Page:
Skip directly to content

In memoriam: Scholars, benefactors and friends of the Centre

Friedhelm Hardy (1943–2004)

Friedhelm Ernst Hardy, widely known to his friends as Fred, died suddenly on 4 August, his 61st birthday, while he was dining in a restaurant with his wife Aruna. He died as he had lived, a bon viveur.
Fred was an academic of extraordinary learning, intelligence and sensitivity; and he was also an extremely kind and generous man with apparently boundless curiosity about and sympathy for his fellow human beings. He and Aruna, besides having a son and daughter of their own, acted for some years in loco parentis to the daughter of a friend from Ghana who was studying at an English boarding school.
His outspoken and occasionally even rough manner sometimes gave a wrong impression to those, especially within academia, who knew him only superficially, and he was one of the rare people to be fully justified in feeling that he was undervalued in his profession ñ though he did not bear grudges. He could be stubborn, but often this was because of his loathing for both hierarchy and bureaucracy.
When he died, he had just taken early retirement from his chair in Indian religions at King's College London, where he spent almost the whole of his career. He was looking forward to having the time at last to devote himself to several major academic projects, and making full use of his knowledge of Indian languages both classical and modern, unrivalled in this country and possibly anywhere in the world today.
Fred Hardy was born in the Rhineland. He was brought up by his mother, who was widowed at the end of the war. He showed an early interest in languages and scripts, and started his studies in Sanskrit in Cologne. In 1967 he came to Oxford University to read for a B.A. in Oriental Studies (Sanskrit and Prakrit). This was followed by a D.Phil., for which he was supervised by Prof. R.C. Zaehner. It was also at Oxford that he met his wife, the mathematician Aruna Gokhale.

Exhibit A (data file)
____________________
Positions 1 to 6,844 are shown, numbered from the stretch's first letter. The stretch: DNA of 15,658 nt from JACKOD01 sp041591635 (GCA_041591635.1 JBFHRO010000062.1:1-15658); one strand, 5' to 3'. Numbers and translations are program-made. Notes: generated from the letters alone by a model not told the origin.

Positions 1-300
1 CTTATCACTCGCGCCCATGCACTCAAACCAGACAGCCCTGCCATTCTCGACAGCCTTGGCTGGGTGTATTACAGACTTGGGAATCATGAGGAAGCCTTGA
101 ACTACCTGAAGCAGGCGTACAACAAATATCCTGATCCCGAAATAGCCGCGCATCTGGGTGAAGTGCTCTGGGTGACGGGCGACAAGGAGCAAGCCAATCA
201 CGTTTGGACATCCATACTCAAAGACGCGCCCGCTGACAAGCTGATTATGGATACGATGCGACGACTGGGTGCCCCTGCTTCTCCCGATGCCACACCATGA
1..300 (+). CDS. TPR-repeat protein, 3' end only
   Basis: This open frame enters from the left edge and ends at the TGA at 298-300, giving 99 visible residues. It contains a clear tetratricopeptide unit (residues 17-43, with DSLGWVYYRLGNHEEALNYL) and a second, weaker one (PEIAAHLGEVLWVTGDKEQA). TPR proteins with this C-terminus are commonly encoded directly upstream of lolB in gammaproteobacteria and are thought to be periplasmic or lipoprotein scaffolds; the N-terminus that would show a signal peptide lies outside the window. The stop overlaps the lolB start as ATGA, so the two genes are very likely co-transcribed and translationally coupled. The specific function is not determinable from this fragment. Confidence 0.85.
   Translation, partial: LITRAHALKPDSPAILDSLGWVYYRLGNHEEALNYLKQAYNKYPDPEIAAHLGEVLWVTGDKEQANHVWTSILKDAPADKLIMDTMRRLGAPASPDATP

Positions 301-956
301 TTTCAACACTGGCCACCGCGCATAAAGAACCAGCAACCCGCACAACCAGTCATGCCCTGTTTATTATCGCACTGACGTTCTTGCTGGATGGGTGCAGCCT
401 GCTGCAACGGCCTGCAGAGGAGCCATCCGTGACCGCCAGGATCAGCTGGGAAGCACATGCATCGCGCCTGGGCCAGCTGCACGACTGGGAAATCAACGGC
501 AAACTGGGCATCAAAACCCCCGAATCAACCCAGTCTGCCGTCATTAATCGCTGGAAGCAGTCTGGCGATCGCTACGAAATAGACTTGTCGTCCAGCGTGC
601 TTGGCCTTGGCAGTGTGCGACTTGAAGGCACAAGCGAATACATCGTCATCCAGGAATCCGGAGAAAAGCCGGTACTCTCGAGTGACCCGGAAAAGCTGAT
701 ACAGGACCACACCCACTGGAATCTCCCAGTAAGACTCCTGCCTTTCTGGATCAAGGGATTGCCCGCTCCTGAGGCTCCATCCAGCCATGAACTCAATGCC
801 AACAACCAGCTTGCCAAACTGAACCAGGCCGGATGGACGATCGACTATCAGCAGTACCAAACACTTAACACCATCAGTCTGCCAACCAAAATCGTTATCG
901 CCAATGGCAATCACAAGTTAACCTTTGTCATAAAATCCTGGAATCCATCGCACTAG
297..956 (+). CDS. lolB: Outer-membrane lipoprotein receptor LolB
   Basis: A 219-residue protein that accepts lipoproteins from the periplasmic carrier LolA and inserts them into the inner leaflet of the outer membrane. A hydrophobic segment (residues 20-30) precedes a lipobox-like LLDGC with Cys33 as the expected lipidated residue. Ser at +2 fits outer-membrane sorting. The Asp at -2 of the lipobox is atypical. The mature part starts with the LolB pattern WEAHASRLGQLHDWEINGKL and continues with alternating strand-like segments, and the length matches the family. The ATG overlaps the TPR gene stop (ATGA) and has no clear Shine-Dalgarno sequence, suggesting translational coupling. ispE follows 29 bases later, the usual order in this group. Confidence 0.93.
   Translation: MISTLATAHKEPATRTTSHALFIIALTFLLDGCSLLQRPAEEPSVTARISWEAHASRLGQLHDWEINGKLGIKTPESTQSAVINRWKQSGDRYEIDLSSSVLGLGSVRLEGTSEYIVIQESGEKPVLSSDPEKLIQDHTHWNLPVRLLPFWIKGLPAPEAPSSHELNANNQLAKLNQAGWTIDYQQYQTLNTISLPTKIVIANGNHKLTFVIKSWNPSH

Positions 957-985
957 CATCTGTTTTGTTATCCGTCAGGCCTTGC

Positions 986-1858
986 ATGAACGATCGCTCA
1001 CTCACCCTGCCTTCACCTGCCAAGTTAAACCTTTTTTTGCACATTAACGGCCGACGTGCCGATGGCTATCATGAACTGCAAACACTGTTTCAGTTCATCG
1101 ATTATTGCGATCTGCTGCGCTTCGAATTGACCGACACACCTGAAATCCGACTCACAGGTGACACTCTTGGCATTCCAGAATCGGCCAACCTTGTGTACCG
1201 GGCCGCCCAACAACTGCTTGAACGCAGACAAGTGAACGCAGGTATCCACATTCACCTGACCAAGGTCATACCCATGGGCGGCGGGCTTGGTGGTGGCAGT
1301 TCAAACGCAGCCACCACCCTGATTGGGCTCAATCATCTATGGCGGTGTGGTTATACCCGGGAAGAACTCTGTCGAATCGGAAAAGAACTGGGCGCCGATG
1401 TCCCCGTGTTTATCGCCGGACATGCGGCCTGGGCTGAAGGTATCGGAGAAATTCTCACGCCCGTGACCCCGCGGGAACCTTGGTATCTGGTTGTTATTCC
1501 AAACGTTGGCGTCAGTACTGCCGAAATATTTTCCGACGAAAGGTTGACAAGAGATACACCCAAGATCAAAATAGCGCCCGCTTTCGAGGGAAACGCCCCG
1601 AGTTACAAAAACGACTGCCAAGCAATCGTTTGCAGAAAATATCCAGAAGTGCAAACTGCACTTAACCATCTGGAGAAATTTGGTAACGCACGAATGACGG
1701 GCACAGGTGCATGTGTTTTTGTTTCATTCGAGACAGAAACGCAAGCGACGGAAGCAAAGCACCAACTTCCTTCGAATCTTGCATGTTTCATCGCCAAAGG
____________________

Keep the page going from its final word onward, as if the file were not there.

For his doctoral research, Fred spent over a year in Tamilnadu, studying the classical language with local scholars and developing such empathy with his surroundings that when he returned to Britain he was speaking English with a strong Indian accent. The thesis traced through sources in Sanskrit, Prakrit and Tamil the origins of the extremely emotional devotionalism found in the Bhaagavata It was 225,000 words long, which would not be allowed nowadays; for publication, though it contained no redundant verbiage, it had to be considerably shortened. The book, Viraha-bhakti : the Early History of Devotion in South India (1983) was not just massively learned: it contained a least two major discoveries. He showed that though Krishna is the object of devotion ( bhakti ) in the Bhagavad Giitaa, that bhakti sharply differs from the later form of bhakti , which is highly emotional; the later form blends Tamil worship of the god Mayon with the literary tradition for depicting passion for an absent lover. In the Tamil poems of the Alwars, Vaishnava saints, the devotee is condemned to play the part of the lover who can only at rare moments fuse with God, the beloved. Fred was also able to demonstrate not merely that the Bhaagavata was heavily influenced by Tamil religious literature, but that some of its most famous and beautiful poetry is simply a translation into Sanskrit of Tamil originals. Thus Fred's work will forever be fundamental to the study of how Hinduism developed. He also showed in subsequent publications how Tamil devotionalism gradually spread to North India and laid the ground for the later bhakti of Caitanya.